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There’s one easy way for the bowler to get the batsman out in a cricket match: hit the stumps.
However, that hasn’t always been the case in this World Cup.
Five times in 13 games since the tournament started a bowler has hit the stumps and the electronic ‘zing’ bails have lit up but stayed firmly in place.
Australia opener David Warner was the latest batsman to be given a lucky escape when he edged India fast bowler Jasprit Bumrah on to his leg stump on Sunday at The Oval – and the bails didn’t move a jot.
Former England captain Michael Vaughan described it as “ridiculous” on BBC Test Match Special.
“It’s 80-odd miles per hour and it has hit leg stump,” he said.
“If you’re not getting out when you’re getting bowled, it’s a concern. Something needs to be done. It’s madness.”
Bailgate – the five incidents
- England v South Africa, The Oval: In the opening match of the tournament England leg-spinner Adil Rashid flicks the off stump of South Africa’s Quinton de Kock with a delivery which goes to the boundary for four.
- New Zealand v Sri Lanka, Cardiff: Dimuth Karunaratne chops New Zealand pace bowler Trent Boult on to his stumps, hard enough to shake the bails but not dislodge them.
- Australia v West Indies, Trent Bridge. Chris Gayle is given out caught behind off a 93mph delivery by Australia pace bowler Mitchell Starc, but the decision is overturned when TV replays show the ball hit his off stump rather than bat.
- England v Bangladesh, Cardiff. Bangladesh’s Mohammad Saifuddin miscues a pull off Ben Stokes on to his off stump. The bail lifts out of the groove briefly but doesn’t fall.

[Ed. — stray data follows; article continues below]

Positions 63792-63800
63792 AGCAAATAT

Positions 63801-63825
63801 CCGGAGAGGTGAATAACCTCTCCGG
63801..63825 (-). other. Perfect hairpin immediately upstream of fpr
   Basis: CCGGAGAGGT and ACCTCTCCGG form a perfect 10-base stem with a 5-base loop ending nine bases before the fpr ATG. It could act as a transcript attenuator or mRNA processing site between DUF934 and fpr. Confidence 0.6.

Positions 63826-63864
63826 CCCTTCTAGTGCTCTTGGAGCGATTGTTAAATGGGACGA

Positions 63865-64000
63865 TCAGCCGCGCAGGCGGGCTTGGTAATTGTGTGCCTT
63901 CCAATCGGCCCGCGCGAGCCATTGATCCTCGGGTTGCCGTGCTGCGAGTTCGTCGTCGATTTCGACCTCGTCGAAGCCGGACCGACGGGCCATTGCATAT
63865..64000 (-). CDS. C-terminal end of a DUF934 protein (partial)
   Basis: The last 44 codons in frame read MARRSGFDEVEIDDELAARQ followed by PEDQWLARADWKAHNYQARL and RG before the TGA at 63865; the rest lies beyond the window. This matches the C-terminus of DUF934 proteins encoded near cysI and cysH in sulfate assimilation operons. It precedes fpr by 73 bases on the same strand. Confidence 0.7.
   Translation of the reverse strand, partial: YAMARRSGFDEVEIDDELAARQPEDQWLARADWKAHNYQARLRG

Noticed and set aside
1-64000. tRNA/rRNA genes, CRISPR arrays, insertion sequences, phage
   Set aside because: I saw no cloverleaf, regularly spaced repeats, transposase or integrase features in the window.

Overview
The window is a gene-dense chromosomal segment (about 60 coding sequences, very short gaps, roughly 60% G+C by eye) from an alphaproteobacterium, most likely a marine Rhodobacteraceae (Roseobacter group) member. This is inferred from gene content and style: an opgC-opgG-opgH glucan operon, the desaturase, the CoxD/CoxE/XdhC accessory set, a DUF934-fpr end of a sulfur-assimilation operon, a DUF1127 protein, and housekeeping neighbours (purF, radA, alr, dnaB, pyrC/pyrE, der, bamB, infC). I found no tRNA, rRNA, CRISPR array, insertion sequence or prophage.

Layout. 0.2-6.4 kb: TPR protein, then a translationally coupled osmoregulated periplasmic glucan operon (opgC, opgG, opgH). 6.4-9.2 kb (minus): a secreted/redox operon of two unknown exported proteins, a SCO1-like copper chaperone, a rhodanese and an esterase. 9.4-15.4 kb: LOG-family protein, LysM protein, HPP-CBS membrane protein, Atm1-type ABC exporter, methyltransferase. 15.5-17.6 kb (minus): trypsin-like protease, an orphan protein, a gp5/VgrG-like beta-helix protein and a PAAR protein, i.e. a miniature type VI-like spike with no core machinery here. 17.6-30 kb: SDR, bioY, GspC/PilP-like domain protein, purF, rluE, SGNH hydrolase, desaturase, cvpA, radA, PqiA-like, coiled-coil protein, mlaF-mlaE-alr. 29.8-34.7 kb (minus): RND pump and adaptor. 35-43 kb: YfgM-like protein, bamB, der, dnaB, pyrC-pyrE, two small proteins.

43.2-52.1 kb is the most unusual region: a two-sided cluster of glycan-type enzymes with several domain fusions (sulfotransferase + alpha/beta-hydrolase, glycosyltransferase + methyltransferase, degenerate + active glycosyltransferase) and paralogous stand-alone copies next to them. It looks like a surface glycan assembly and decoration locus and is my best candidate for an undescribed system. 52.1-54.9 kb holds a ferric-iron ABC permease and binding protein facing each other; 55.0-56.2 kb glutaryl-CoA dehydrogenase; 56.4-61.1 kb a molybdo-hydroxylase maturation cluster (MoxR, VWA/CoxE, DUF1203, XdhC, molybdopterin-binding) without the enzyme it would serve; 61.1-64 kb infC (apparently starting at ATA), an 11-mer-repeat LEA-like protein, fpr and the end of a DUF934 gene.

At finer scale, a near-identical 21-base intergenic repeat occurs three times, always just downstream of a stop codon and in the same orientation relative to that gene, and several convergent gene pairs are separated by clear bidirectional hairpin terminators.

- Australia v India, The Oval. Warner drags India’s quickest bowler Bumrah on to leg stump via his boot. Again, the bail is not for budging.
It may have been good news for the batsmen…
But a lot of people haven’t been impressed, from former bowlers…
…to ex-England captains….
…and the pundits watching on…
Under the Laws of Cricket, a batsman is considered bowled if “a bail is completely removed from the top of the stumps, or a stump is struck out of the ground”.
Law 29.1.2 adds: “The disturbance of a bail, whether temporary or not, shall not constitute its complete removal from the top of the stumps.”
The zing bails have been in use since 2012, when they were approved by the International Cricket Council (ICC). They were used at the 2015 World Cup and have been regular fixtures in the Indian Premier League and Australia’s Big Bash League.
Are the bails heavier because they have an LED light in them? Are the grooves on the top of the stumps deeper?
The ICC said zing bails weigh more than standard bails but less than the heavy bails used in windy conditions.
TMS commentator Simon Mann said: “The stumps are rock solid and heavy. I held one in Bristol on Friday. Like trying to toss the caber.”
What you said…
Innocent Abroad: I’m just an American, but I’d have thought that on the list of things bails should do, lighting up comes lower on the list than coming off when the ball whacks the stumps. I mean, lighting up is cool; don’t get me wrong.
David Wood: Why do we have to have these Mickey Mouse stumps and bails with flashing lights? Just give us cricket, don’t try to turn it into baseball with every ball hit for six #Disneyland.
Steve Willmott: Maybe now for lbws they’ll have to take into account whether the ball was going fast enough for the bails to come off.
Some fans clearly hadn’t forgotten that Warner recently returned from a ball-tampering ban…
Matt, in Melbourne: First sandpaper, now wood glue…
Given that the the ICC said it has no plans to change the bails during the World Cup, it might not be the last time we’re talking about them…
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